The Padres have seen some positives in this awful season and the most notable is the emergence of Carlos Quentin. The San Diego native Quentin has been on a tear since being activated from the Disabled List; in 10 games, Quentin is hitting .429 with 5 homers. Quentin has quickly become one of the Padres best players and a hot trade commodity.
Carlos Quentin is making $7 million for the 2012 season and becomes a free agent in 2013. So if the Padres want to lock up there “hometown hero”, it will have to be fairly soon. With the trade deadline coming up in July, Quentin has been a commonly referred to name on the trade block since coming back from knee surgery.
San Diego will have to make a tough decision in the coming weeks on the future of Carlos Quentin. With Petco Park being such a harsh park for power hitters, the Padres might want to lock up their superstar while he’s producing. It is very hard for the Padres front office to convince power hitters to sign with San Diego because of the unforgiving dimensions of Petco Park. So it may be easier for the Padres to get Quentin because he is a native of San Diego and is a fan favorite. Plus, his swing seems to be tailor-made for Petco, as one of the few hitters to enjoy hitting in San Diego. If the Padres were serious on signing the 29 year-old star outfielder it could cost between $45-60 million and 4-6 years.
There are plenty of ball clubs that would inquire on Quentin if he was made available at the deadline. His trade value keeps rising the more games he plays and his power numbers stay consistent. Quentin has struggled to stay healthy in his career; He hasn’t played in more than 130 games since 2010 with the Chicago White Sox. If the Padres were to trade Quentin it would be for 1 to 2 top prospects. Some teams would view Quentin much like the San Francisco Giants did last year with Carlos Beltran, the best hitter available at last year’s deadline as a rental player. If Quentin gets traded his new team though would not receive compensation if he leaves, which could further hurt his trade value.
In my opinion Carlos Quentin’s days in San Diego are numbered. The Padres are currently in a rebuilding stage, so it would not make much sense if San Diego signed Quentin who is 29-year-old when they could easily trade him for a pair of top prospects. The Padres could acquire better prospects trading Quentin then they had to give up to acquire Quentin in the first place. Contending ball clubs will keep a very close eye on Quentin as the season progresses and if he continues to play very well his value will just continue to rise.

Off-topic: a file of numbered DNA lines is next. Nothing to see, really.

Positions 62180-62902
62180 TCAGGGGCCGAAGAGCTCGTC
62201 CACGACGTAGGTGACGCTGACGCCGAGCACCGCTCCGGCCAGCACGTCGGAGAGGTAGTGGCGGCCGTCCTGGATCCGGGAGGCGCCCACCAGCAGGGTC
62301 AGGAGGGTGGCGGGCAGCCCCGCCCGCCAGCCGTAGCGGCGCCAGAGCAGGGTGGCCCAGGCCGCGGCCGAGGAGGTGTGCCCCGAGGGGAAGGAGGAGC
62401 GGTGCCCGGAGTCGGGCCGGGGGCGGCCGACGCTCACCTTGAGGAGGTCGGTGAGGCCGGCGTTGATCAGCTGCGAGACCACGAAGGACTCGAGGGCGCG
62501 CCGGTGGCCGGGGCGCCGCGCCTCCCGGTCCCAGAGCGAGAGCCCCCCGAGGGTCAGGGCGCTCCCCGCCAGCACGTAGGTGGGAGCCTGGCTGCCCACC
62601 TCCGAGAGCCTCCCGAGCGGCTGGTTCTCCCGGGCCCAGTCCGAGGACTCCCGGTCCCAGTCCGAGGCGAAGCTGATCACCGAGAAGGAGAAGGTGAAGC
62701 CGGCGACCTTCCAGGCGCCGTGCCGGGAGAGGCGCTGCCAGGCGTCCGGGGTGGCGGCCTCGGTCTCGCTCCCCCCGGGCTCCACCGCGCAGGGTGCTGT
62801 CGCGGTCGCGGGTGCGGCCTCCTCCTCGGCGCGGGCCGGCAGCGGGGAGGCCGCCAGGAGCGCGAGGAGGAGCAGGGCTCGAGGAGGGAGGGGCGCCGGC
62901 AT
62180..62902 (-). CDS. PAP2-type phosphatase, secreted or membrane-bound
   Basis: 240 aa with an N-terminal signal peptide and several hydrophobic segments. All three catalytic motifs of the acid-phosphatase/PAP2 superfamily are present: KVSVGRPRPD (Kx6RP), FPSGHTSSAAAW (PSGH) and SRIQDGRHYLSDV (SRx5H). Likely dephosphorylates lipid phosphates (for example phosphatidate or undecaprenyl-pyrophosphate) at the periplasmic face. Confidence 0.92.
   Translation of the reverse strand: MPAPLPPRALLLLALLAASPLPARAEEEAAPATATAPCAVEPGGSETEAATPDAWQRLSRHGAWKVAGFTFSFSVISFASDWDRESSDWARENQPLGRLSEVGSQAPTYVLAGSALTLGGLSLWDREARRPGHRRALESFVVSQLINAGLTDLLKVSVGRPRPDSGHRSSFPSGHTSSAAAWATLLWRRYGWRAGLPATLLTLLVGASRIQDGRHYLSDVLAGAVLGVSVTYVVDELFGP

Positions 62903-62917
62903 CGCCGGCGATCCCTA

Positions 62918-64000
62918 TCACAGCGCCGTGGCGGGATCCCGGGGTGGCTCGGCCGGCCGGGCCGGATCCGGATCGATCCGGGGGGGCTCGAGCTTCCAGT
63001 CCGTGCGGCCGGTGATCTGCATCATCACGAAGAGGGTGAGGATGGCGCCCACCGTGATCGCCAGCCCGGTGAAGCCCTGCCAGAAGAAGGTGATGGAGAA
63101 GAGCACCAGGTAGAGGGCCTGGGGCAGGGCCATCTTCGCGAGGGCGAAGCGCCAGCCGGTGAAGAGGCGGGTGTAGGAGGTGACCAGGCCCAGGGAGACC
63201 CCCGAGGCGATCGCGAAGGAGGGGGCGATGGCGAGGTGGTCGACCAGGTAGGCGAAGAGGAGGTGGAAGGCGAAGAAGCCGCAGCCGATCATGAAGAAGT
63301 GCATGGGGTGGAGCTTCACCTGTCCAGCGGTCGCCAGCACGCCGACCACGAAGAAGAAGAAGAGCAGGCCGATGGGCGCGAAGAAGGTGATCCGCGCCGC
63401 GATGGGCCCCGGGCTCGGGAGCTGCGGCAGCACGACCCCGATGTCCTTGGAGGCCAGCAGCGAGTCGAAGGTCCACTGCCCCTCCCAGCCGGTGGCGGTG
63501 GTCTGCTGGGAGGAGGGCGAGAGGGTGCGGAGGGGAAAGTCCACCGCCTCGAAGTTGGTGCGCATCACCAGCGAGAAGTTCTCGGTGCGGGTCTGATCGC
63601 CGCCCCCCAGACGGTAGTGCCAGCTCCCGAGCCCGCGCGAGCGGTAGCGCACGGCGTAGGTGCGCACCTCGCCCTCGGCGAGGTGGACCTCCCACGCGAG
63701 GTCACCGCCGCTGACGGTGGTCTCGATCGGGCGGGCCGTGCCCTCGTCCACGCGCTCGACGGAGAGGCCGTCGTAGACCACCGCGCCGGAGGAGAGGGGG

Meet our newest Baseball Intern – John Burns: I am a highschool junior, play 1st base and catcher. I am a diehard Phillies fan. I was born in Philadelphia but now live in Virginia. I come from a huge baseball family and just love the game. My cousin was drafted by the New York Mets in the 2008 MLB draft. My favorite players are Shane Victorino, Carlos Ruiz, and Ryan Howard. I tweet all the time andyou can follow me on twitter (@JohnBurns_MLB)
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Friday July 22, 2011
MLB reports: The MLB Non-Waiver Trade Deadline is rapidly approaching. With only nine days to go, MLB teams need to decide if they are buyers or sellers. Right up until July 31st deadline, the baseball world will be buzzing on potential deals. While transactions can occur after July 31st, the respective players will need to first pass through waivers, which makes trades more difficult to happen. Especially in the category of closers, who are sought after by almost every team. Whether to obtain a 9th inning stopper or upgrade their middle relief, the majority of MLB teams are currently on the prowl.
There are some contending teams would love to add a closer, including the Rangers and Cardinals. The host of other teams battling for a playoff spot are ready to take a current closer to pitch the 7th or 8th inning. To win today in baseball, you usually need 2-3 closer-type pitchers in your pen. The Brewers recently added Francisco Rodriguez to compliment John Axford. The New York Yankees signed Rafael Soriano to pitch in front of Mariano Rivera, although David Robertson has since grabbed the role. True closers will always be in demand and teams with playoff aspirations will always find room for these guys on their rosters.
As the line between buyers and sellers becomes less blurry, we take a look today at the top five closer candidates to be traded by the July 31st MLB Trade Deadline:
1) Heath Bell: San Diego Padres